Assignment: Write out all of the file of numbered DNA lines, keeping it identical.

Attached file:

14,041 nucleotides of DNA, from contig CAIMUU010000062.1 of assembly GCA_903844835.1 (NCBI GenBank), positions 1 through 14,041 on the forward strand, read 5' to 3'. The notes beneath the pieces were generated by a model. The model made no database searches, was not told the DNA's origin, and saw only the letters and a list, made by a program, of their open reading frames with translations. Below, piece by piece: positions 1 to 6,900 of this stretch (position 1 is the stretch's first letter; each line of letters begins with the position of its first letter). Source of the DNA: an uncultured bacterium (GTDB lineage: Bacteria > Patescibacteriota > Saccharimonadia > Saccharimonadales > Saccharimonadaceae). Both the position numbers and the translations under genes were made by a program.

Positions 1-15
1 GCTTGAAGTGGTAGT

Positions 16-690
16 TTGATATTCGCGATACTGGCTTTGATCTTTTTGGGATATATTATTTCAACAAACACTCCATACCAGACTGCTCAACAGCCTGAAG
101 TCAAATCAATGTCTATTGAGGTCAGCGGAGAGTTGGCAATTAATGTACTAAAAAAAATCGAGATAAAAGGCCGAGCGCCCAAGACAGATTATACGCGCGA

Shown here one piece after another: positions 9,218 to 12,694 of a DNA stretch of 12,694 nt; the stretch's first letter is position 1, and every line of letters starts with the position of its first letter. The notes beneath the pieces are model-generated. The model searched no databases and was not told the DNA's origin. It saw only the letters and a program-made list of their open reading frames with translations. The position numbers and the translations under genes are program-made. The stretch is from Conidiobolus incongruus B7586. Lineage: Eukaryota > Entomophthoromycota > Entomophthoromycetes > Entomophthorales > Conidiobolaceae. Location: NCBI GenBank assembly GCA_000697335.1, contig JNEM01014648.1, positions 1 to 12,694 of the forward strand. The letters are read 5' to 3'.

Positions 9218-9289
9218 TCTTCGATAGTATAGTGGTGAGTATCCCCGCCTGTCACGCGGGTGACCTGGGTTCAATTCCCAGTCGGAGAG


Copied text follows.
14,041 nucleotides of DNA, from contig CAIMUU010000062.1 of assembly GCA_903844835.1 (NCBI GenBank), positions 1 through 14,041 on the forward strand, read 5' to 3'. The notes beneath the pieces were generated by a model. The model made no database searches, was not told the DNA's origin, and saw only the letters and a list, made by a program, of their open reading frames with translations. Below, piece by piece: positions 1 to 6,900 of this stretch (position 1 is the stretch's first letter; each line of letters begins with the position of its first letter). Source of the DNA: an uncultured bacterium (GTDB lineage: Bacteria > Patescibacteriota > Saccharimonadia > Saccharimonadales > Saccharimonadaceae). Both the position numbers and the translations under genes were made by a program.

Positions 1-15
1 GCTTGAAGTGGTAGT

Positions 16-690
16 TTGATATTCGCGATACTGGCTTTGATCTTTTTGGGATATATTATTTCAACAAACACTCCATACCAGACTGCTCAACAGCCTGAAG
101 TCAAATCAATGTCTATTGAGGTCAGCGGAGAGTTGGCAATTAATGTACTAAAAAAAATCGAGATAAAAGGCCGAGCGCCCAAGACAGATTATACGCGCGA

Shown here one piece after another: positions 9,218 to 12,694 of a DNA stretch of 12,694 nt; the stretch's first letter is position 1, and every line of letters starts with the position of its first letter. The notes beneath the pieces are model-generated. The model searched no databases and was not told the DNA's origin. It saw only the letters and a program-made list of their open reading frames with translations. The position numbers and the translations under genes are program-made. The stretch is from Conidiobolus incongruus B7586. Lineage: Eukaryota > Entomophthoromycota > Entomophthoromycetes > Entomophthorales > Conidiobolaceae. Location: NCBI GenBank assembly GCA_000697335.1, contig JNEM01014648.1, positions 1 to 12,694 of the forward strand. The letters are read 5' to 3'.

Positions 9218-9289
9218 TCTTCGATAGTATAGTGGTGAGTATCCCCGCCTGTCACGCGGGTGACCTGGGTTCAATTCCCAGTCGGAGAG